Home Archaeology Inka Engineering Symposium 4: Suspension Bridge Technology

Inka Engineering Symposium 4: Suspension Bridge Technology


In Part 4 of Engineering the Inka Empire: A Symposium on Sustainability and Ancient Technologies, John Ochsendorf presents Engineering in the Andes: Indigenous Suspension Bridge Technology. The Inka Empire relied on an extensive network of roads and bridges to connect the various regions under Inka control. Though the Inka road system has been studied in some detail, scholars have largely neglected the role of bridges. These functional works enabled the expansion of the Inka Empire and often dictated the location of roads, tambos, and other Inka sites. The role of bridges in Andean history raises important questions and demands greater attention from historians of the built environment. Due to the detailed chronicles of the construction process, suspension bridges provide a unique opportunity for understanding the organization of construction in the Inka Empire. This presentation draws on primary source material from chroniclers’ descriptions of the bridges to identify important Inka bridges, explore their origins, and pose questions for future research in Inka engineering.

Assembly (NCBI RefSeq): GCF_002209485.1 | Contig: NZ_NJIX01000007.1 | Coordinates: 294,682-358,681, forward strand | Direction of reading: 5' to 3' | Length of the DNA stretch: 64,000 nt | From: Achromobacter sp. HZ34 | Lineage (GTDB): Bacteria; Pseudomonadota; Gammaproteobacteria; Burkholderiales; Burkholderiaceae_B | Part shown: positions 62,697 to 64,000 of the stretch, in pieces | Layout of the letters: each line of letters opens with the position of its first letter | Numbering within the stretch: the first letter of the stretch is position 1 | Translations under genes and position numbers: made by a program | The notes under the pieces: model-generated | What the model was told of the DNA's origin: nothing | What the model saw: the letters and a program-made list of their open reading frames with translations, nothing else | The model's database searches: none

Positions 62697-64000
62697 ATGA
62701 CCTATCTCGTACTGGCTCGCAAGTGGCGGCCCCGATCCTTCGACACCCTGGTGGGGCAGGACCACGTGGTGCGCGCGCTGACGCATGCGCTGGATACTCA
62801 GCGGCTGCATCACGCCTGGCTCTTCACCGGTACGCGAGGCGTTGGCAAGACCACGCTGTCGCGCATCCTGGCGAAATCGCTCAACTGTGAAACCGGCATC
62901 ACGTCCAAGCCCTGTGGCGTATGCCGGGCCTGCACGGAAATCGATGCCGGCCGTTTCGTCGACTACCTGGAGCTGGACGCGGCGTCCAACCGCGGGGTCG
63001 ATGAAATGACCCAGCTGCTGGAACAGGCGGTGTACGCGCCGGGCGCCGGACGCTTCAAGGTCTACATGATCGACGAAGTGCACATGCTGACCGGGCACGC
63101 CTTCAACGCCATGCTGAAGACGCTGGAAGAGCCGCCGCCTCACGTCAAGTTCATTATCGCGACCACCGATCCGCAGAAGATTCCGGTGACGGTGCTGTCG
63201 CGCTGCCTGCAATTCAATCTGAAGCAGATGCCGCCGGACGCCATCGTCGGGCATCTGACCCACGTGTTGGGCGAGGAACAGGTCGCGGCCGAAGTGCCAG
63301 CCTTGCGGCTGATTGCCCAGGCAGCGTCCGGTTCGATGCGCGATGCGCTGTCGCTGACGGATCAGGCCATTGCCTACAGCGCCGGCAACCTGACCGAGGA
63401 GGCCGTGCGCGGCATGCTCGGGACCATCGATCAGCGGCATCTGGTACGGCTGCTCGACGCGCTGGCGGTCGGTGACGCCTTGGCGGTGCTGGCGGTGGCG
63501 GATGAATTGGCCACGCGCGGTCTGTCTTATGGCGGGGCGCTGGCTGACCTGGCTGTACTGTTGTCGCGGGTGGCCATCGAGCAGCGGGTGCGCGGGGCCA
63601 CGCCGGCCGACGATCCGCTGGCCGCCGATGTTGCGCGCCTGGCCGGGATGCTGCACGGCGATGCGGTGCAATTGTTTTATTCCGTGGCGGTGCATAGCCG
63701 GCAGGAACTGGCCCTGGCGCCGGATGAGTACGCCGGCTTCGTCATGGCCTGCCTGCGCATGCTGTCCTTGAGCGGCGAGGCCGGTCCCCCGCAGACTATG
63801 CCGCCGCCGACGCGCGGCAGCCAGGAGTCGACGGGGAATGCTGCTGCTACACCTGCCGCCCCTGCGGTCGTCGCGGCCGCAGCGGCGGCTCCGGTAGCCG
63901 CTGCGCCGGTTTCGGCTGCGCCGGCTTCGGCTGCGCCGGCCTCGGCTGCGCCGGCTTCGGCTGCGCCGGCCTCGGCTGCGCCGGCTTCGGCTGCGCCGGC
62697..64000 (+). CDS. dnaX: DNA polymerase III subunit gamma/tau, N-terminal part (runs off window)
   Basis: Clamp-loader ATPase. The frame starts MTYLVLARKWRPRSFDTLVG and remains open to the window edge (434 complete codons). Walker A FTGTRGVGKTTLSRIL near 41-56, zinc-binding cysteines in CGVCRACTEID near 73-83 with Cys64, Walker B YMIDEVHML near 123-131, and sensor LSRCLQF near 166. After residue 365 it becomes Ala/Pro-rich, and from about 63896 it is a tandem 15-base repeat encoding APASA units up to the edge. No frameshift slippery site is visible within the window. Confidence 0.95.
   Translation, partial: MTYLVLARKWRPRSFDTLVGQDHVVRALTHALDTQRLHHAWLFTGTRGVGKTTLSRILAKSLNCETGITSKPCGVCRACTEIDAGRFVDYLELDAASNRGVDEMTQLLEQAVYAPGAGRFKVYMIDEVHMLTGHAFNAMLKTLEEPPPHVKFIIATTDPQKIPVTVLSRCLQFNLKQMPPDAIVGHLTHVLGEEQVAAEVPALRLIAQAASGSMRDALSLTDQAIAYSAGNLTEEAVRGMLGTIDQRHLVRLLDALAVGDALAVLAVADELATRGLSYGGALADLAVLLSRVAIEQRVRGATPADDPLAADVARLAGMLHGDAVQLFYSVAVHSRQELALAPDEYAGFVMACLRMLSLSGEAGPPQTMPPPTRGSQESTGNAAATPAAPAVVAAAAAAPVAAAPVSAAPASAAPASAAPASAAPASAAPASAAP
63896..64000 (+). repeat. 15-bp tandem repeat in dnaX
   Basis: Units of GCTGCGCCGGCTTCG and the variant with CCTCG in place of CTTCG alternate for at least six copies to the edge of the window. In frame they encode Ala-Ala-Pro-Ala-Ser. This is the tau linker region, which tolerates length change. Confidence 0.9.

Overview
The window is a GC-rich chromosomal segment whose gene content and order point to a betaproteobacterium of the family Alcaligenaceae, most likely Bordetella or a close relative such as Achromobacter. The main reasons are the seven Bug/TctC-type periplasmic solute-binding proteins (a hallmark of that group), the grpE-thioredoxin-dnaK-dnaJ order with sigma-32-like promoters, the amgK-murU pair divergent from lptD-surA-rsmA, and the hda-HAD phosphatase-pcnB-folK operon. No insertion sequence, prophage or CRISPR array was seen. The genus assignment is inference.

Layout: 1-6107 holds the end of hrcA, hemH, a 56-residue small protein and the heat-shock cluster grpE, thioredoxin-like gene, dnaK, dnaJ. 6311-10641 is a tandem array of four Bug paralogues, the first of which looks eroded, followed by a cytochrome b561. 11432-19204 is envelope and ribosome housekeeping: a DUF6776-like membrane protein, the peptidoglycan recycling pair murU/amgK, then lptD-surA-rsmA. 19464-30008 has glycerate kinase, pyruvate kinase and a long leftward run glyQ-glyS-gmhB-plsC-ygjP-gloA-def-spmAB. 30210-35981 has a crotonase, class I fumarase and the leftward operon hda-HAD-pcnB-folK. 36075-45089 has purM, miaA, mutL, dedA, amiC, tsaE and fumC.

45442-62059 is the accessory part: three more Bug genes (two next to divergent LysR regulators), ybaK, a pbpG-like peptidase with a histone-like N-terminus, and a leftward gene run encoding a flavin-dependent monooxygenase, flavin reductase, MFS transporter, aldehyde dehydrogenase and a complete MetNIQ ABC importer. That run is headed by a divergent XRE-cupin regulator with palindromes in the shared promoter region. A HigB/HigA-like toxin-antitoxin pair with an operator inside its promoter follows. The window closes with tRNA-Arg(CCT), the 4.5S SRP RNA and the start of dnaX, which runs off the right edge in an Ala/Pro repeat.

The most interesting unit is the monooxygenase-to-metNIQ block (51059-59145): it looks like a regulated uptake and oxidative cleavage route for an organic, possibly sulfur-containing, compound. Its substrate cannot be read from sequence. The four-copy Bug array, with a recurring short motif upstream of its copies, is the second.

John Ochsendorf has been on the faculty at the Massachusetts Institute of Technology since 2002, and is the Class of 1942 Professor of Architecture and Civil and Environmental Engineering. He earned his Bachelor of Science in structural engineering and archaeology from Cornell University, where his undergraduate thesis carried out the first technical study of Andean suspension bridges. Ochsendorf earned a Master of Science in Civil and Environmental Engineering from Princeton University and a PhD in structural engineering from the University of Cambridge. He is a founding partner of Ochsendorf DeJong and Block LLC, a consulting firm specializing in historical structures. He has won numerous awards for research in structural engineering and architecture, including a Graduate Research Fellowship from the National Science Foundation, a Fulbright Pre-Doctoral Scholarship from the J. William Fulbright Foundation, a Rome Prize from the American Academy in Rome, and a MacArthur Fellowship from the John D. and Catherine T. MacArthur Foundation.

This symposium was webcast on November 14, 2013 from the Rasmuson Theater at the National Museum of the American Indian in Washington, D.C.

Related Articles